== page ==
# Praxis: Winning at Bingo

Following on from my previous post I’m attempting the next Programming Praxis excercise: computing the probability of a winning board at Bingo tournaments of various sizes.

Probably the most common means of solving this kind of probability problem is the Monte Carlo method, which uses randomization and statistical sampling to estimate probabilities. Luckiy for me, the problem space for Bingo is small enough that it is possible completely analyze the game and present exact numbers.

The individual functions are all pretty short so I’ll walk through the maths and code at the same time.

### Laying the Foundations

Now, some of the numbers are going to get pretty big so primitive math won’t cut it. I’m going to define a few helper functions to make working with arbitrary-precision maths easier. I’m also gong to specify a limited precision context to use for division operations, as I’d rather lose a small amount of precision that get an ArithmeticException if we hit any irrational numbers.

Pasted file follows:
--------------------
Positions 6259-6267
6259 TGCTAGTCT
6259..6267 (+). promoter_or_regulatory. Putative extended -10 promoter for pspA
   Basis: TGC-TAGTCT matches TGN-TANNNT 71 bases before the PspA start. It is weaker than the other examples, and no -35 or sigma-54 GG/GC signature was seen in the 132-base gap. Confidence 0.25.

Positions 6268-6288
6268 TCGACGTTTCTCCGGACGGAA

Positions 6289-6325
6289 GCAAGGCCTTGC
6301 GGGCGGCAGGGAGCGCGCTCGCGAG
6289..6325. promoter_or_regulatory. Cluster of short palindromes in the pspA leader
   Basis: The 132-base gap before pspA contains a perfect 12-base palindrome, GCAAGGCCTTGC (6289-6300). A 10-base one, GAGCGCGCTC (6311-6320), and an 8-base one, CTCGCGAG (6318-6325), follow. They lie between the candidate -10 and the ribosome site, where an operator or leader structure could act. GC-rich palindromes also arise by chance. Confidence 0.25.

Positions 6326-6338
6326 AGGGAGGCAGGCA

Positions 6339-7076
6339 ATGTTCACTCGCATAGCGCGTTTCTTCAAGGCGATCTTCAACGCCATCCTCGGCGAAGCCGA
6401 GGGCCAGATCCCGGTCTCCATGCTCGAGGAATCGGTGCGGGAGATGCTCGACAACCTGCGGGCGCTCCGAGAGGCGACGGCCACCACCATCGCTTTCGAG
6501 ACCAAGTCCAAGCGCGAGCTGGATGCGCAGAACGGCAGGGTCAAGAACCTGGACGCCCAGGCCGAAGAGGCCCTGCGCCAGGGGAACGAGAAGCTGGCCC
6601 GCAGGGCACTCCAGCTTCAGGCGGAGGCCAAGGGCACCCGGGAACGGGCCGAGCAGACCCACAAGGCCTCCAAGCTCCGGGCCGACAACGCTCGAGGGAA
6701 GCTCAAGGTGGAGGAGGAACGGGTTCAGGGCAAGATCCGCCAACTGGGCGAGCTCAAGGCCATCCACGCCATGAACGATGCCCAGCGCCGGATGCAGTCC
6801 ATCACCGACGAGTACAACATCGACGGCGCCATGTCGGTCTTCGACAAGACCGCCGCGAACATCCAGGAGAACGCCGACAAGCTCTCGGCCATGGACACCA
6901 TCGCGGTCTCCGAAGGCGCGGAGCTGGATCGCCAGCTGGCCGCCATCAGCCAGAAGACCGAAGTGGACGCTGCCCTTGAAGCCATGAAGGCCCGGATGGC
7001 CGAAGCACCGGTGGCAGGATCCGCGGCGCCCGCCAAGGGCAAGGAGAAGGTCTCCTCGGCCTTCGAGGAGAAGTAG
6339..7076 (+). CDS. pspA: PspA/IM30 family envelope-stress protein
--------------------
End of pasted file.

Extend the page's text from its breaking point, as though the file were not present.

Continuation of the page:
To show how these work let’s define a factorial function, which is need in a moment anyway.

We’re also going to need a combination function, which will return the number of distinct combinations of k values drawn from a set S. Formally this is known as the binomial coefficient and is described by:

\begin{equation} c(S,k) = {S! \over k!\space (S - k)!} \label{combine} \end{equation}

The code that implements this is pretty much a literal translation of the equation, with a little data conversion and a shortcut for the case where we want to select no items or the entire set.